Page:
I dedicated a recent book (The Memory Advantage) to my wife, Kay, writing: "I knew when I met her that she would be unforgettable." One of the reasons Kay made such an impact on me is that she is devoted to the pursuit of knowledge — about everything from movie blockbusters and interior design to 18th-century epic poetry and primitive art.
Each day, Kay makes a point of learning new information and passing much of it on to me in the evening. For example, she recently read a book called The Intellectual Devotional (published by Rodale, which also publishes Prevention), from which we both learned the origin of John Milton's epic poem "Paradise Lost," the history of the Lascaux cave paintings in France, and more. I, too, share with Kay much of what I learn every day, and after years of doing this, we've become each other's best teacher.
From my perspective as a neuroscientist, this is ironic because the changes that occur in the brain during the early stages of love are not conducive to intellectual pursuits. The feeling of euphoria, the sometimes obsessive desire to be with your beloved … all make concentration on anything else almost impossible.
Using functional magnetic resonance imaging, researchers have actually observed the effects of love on the brain. When people in the early stages of infatuation are shown photos of their sweethearts and told to think about them, areas of the brain rich in the chemical dopamine are activated. Dopamine produces very powerful pleasurable sensations. Cocaine and amphetamine, for example, produce their effects by spurring the release of dopamine.
As relationships mature, however, those areas are less responsive to the mere sight of one's lover. To be successful, the relationship must evolve from dopamine-driven euphoria to a more mindful cultivation of love and respect. Flowers and candlelight dinners help, but so do exploring and experiencing the world together. In fact, one area of the brain that "lights up" in these later stages of love is the cortex, the same place where information is stored and rational decisions are made.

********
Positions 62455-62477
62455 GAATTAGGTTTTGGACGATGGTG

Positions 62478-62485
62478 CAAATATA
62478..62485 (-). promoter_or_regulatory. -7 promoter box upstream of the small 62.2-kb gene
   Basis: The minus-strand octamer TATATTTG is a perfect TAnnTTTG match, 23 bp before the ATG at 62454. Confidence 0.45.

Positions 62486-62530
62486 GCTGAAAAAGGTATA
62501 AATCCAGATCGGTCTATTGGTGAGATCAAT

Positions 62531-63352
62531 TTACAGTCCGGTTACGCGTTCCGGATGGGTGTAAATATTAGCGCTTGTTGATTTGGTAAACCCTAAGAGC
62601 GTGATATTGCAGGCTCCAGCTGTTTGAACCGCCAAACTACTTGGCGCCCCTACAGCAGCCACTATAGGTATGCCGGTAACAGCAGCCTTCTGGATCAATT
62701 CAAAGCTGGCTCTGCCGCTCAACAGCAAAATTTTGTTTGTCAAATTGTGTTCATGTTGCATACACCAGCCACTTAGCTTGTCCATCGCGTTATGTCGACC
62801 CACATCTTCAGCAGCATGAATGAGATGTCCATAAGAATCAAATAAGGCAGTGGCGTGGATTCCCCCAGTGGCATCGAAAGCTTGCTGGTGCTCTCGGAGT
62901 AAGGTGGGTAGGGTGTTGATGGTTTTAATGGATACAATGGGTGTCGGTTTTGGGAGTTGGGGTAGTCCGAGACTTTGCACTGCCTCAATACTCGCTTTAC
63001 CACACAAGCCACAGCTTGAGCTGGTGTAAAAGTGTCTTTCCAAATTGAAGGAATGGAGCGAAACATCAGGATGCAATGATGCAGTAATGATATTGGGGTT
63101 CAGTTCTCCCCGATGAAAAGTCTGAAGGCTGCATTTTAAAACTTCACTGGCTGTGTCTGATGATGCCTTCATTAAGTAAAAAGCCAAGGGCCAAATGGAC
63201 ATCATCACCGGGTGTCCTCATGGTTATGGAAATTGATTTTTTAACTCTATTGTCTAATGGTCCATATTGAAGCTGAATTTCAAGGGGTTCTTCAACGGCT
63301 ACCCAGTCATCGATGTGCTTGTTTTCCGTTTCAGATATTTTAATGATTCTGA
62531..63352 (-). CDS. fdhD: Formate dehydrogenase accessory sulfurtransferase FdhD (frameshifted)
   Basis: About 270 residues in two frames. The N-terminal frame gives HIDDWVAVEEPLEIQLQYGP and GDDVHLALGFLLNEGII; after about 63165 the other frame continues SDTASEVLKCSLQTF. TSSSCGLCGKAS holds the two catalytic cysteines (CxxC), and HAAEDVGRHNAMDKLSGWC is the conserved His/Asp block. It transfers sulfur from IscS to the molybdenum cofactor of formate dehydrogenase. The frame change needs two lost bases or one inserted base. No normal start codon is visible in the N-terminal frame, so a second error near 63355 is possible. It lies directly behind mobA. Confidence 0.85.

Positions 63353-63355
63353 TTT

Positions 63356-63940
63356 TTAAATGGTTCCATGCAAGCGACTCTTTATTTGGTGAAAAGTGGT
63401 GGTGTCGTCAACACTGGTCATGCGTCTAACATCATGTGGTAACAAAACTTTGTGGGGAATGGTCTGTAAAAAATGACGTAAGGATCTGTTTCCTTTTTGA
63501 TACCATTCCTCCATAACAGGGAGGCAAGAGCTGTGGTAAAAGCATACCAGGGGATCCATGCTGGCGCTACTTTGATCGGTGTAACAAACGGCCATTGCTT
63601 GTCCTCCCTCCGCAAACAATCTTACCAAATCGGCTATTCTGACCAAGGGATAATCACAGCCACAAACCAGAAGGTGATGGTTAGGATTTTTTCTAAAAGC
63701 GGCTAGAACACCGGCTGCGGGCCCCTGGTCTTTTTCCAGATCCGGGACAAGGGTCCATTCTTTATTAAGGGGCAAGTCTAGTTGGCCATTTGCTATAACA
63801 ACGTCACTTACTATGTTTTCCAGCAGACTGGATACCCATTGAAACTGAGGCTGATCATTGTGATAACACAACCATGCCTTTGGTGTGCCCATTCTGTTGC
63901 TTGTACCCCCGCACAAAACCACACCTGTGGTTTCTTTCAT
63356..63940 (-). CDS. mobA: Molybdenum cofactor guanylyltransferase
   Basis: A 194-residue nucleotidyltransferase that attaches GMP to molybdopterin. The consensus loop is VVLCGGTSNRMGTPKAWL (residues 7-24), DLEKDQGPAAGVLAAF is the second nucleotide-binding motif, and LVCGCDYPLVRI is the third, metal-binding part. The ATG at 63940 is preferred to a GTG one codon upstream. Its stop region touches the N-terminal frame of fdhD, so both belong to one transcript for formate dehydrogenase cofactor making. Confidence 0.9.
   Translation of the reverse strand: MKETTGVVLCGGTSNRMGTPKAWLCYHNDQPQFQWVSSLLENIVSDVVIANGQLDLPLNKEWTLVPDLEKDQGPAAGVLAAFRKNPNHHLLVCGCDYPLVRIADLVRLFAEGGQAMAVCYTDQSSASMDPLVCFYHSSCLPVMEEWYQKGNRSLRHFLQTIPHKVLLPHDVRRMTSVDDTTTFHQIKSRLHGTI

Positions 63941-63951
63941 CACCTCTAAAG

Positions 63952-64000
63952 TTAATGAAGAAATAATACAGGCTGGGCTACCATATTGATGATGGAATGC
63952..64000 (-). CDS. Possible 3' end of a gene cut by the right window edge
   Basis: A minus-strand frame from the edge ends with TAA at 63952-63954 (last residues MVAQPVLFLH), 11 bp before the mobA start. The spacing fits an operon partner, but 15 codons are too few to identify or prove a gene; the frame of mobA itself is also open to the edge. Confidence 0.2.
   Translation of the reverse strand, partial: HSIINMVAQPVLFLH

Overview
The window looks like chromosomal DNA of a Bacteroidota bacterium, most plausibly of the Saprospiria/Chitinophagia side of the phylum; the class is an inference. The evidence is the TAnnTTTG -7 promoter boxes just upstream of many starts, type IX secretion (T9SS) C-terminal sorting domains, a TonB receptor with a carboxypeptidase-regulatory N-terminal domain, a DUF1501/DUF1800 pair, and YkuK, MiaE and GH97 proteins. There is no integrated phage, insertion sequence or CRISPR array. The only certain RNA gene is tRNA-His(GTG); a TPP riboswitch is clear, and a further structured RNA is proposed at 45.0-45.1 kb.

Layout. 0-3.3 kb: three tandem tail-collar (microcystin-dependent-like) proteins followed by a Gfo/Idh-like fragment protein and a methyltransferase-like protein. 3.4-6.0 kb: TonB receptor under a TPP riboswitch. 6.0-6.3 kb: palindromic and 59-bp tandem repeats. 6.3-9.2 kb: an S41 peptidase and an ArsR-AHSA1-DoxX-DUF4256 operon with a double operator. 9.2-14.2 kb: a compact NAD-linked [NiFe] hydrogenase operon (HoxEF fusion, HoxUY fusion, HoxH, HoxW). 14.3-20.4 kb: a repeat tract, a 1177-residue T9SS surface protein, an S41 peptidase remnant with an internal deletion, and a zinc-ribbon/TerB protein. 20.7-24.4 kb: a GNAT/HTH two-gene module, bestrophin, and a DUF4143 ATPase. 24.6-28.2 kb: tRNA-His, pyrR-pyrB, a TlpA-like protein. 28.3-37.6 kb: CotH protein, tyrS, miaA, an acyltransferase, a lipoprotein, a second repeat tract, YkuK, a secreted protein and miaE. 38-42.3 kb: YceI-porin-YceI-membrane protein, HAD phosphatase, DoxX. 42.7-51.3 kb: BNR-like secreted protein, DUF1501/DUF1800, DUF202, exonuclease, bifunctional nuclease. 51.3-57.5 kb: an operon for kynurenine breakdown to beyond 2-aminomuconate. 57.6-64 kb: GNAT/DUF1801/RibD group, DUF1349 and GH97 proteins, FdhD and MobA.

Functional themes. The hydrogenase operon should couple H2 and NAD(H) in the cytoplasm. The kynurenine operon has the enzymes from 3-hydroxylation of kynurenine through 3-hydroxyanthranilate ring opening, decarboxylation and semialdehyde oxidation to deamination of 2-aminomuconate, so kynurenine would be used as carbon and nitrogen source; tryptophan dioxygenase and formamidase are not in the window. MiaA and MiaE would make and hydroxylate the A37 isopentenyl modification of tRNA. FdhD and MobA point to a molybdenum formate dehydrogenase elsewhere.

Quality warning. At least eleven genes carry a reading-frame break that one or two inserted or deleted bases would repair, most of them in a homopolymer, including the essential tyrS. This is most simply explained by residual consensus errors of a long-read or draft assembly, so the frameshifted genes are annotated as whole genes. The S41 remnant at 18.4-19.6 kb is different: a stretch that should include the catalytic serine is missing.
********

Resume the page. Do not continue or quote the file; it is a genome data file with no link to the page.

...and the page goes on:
New information builds fresh neural networks at any age. Here are some ways to strengthen your marriage (and get smarter in the process):
Take dancing lessons. The combined physical and mental challenge is a great brain workout.
Watch movies and discuss the plot and characters. Research shows that men and women use different areas of the brain when viewing films, resulting in different perspectives and insights.
Throw a party for a diverse group and then debrief each other the next day. Areas of the brain involved in learning and memory can be stimulated by social interaction, and you may be surprised at how differently the two of you interpret the evening's party politics.
Learn a language together. Gradually incorporate new words and phrases into your conversations. Or sign up for Merriam-Webster's "Word of the Day." It's a free service (www.m-w.com) that delivers the definition and origin of a new word via e-mail each day.
Take on a home project to learn each other's skills. There is no reason a wife can't rewire a lamp or, speaking from experience, a husband can't learn about wall colors other than white.
At the very least, learning new skills together gives you and your spouse something to talk about other than the kids and work.